Under Mandaric, SWFC returned to the second flight of English football with a sense of stability and optimism that had been absent for years. The fans wanted more. SWFC fans believe that the club’s rightful place is in the top tier, rubbing shoulders on an equal footing with the biggest of big clubs; the way we did it in the early 90’s. Mandaric appeared to feel that he couldn’t make those dreams come true himself. Having purchased the club on the brink of a winding-up order for £1, he now sold it on (for a modest profit) to equally wealthy Thai businessman Dejphon Chansiri. The price: £37.5 million. I was sorry to see Mandaric sell the club after the good work he’d done, but at the same time, I felt we’d been used. A £37.5 million profit (all but a single quid)? Come on! All the love I felt for Mandaric kind of evaporated on the back of that. There’s still gratitude for the way he turned around a club on the brink of folding entirely, but coupled with an understanding that Mandaric was, in the end, a hard-nosed businessman, with his own interests at the top of his priorities (which is fine), and who could never fully and completely immerse himself in, and be part of, the culture of SWFC. At the end of the day, he was a Serbian-American, with his own life and priorities, and his association with SWFC was just one pleasant chapter in his busy and complex life.
The purchase of the club by a new, rich and seemingly ambitious owner sparked excitement among many SWFC fans, who were put in mind of the way other clubs had been transformed by wealthy owners; Chelsea by Russian billionaire Roman Abramovich, for example. For me, the optimism was mixed with a slightly hollow feeling. A Thai businessman? What did he know about England - or more to the point - northern England, and Sheffield? What did he know about Sheffield Wednesday that didn’t come from reports put together by advisers? There were stories - I don’t know how true - that the idea of Chansiri buying a football club in England came from his young son, a fan of English football, who perhaps had played the Football Manager computer game, and fancied a go in real life. Chansiri had had no previous involvement in football. It didn’t feel right to me.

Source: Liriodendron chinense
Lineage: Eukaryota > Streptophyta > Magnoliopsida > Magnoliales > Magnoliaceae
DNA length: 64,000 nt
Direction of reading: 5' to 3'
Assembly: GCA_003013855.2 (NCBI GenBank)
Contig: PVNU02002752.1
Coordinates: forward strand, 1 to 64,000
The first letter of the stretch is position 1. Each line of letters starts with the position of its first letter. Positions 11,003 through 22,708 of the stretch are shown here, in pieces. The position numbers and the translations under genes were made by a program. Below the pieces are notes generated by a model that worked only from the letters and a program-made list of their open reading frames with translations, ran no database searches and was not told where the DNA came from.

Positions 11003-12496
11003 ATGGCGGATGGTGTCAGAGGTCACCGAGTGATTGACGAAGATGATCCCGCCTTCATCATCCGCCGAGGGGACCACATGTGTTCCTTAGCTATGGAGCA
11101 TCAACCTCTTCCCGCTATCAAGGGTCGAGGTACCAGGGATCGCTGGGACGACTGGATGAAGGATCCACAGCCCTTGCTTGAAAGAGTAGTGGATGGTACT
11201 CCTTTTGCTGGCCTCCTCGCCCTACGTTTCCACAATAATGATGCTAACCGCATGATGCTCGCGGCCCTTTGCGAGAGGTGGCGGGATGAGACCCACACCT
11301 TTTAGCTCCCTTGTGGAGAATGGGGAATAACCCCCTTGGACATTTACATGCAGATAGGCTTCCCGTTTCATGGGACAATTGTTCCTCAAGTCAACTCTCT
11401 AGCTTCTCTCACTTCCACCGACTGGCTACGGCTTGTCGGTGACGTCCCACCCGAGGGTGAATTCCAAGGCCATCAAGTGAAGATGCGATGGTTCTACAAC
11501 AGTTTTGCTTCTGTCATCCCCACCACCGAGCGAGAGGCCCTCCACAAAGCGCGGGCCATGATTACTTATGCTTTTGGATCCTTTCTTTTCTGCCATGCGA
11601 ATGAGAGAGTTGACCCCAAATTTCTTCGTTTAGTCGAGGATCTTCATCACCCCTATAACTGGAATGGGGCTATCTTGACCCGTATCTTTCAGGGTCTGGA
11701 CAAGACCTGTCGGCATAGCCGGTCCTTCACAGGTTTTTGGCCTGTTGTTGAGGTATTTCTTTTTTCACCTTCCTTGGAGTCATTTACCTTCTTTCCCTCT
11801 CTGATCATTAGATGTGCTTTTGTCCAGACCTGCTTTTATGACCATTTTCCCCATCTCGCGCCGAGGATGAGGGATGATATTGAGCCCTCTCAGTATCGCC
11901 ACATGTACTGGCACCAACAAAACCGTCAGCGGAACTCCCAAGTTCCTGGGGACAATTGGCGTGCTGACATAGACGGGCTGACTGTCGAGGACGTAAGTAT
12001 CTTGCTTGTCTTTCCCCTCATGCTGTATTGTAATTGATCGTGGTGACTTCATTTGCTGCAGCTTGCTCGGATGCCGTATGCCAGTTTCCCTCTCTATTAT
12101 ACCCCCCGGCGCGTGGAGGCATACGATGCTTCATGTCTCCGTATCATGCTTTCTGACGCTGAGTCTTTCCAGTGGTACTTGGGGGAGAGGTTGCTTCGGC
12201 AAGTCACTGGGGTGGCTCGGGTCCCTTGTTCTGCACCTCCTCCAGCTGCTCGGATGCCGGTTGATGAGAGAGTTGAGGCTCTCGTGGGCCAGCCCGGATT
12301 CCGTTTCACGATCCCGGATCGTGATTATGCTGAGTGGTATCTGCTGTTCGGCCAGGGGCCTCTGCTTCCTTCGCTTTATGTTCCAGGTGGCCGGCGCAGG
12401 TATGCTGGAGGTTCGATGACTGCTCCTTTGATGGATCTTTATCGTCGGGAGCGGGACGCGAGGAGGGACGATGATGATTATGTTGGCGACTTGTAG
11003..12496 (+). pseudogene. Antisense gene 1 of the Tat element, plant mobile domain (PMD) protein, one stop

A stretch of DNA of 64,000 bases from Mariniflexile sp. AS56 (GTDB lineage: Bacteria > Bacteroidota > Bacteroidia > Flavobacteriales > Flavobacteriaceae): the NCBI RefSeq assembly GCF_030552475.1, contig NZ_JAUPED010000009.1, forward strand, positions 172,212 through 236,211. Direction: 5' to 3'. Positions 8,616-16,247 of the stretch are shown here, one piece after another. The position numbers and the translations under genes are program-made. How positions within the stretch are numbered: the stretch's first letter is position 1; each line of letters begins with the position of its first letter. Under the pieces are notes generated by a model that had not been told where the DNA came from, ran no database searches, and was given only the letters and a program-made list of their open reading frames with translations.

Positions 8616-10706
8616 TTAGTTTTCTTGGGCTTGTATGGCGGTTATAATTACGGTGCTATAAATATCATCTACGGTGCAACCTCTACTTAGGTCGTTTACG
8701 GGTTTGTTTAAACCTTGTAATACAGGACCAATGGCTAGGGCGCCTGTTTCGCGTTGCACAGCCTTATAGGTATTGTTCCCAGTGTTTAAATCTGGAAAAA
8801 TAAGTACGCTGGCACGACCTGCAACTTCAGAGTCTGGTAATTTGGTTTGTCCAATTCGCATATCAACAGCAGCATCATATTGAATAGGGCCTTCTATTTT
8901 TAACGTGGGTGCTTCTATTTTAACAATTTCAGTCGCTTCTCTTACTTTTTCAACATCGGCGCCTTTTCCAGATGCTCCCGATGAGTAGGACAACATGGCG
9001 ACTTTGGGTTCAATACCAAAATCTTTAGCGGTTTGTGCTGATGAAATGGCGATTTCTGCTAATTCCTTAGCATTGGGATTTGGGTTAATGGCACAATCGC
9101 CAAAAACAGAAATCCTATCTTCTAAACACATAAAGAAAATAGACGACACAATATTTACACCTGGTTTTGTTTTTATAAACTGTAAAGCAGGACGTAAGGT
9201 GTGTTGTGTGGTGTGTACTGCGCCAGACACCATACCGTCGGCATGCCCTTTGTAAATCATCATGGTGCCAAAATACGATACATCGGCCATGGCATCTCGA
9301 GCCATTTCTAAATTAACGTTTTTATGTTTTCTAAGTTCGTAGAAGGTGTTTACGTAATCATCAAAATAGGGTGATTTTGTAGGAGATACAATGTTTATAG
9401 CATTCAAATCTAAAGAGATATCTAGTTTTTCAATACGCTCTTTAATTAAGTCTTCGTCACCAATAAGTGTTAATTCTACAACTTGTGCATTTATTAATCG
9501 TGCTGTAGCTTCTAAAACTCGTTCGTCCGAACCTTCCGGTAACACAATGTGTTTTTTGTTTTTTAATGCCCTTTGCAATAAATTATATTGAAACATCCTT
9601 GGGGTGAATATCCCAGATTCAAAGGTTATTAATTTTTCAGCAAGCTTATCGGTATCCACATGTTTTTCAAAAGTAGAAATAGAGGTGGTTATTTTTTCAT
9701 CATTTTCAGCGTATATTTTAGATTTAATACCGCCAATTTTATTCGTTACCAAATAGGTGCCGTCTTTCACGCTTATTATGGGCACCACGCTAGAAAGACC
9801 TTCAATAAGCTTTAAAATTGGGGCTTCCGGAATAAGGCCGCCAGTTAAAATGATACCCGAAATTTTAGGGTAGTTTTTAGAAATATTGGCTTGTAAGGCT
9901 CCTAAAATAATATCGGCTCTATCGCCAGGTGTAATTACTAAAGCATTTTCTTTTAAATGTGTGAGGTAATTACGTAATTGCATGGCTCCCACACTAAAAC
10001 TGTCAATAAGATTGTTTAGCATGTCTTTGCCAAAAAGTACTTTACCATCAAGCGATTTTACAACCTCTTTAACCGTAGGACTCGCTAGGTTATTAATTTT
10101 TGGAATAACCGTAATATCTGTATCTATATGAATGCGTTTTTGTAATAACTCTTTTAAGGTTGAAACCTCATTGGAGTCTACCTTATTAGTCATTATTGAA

It got worse.
The popular Stuart Gray, head coach of SWFC, was sacked. Gray had originally joined the club as an assistant to manager Dave Jones. After a good start, Jones faltered and lost his job. Gray stepped up to fill the void, and with little or no funds, guided the club to their highest league finish for six years, along with equalling the club record for clean sheets. A lot of SWFC fans were wondering what Gray would be capable of with cash to spend in the transfer market. But he was never given the chance by this new, foreign owner from the other side of the world. But hey, the club was now Chansiri's train set now, and maybe he was going to bring in some high-profile manager to turn the club around. Some of the names that were speculated upon were hilarious… Sam Allardyce? Kevin Keegan? Harry Redknapp? But no. The new manager appointed by Chansiri was someone pretty much no English football fan had ever heard of; one Carlos Carvalhal, a Portuguese coach with a chequered background, whose one claim to fame what the he was mates with Jose Mourinho.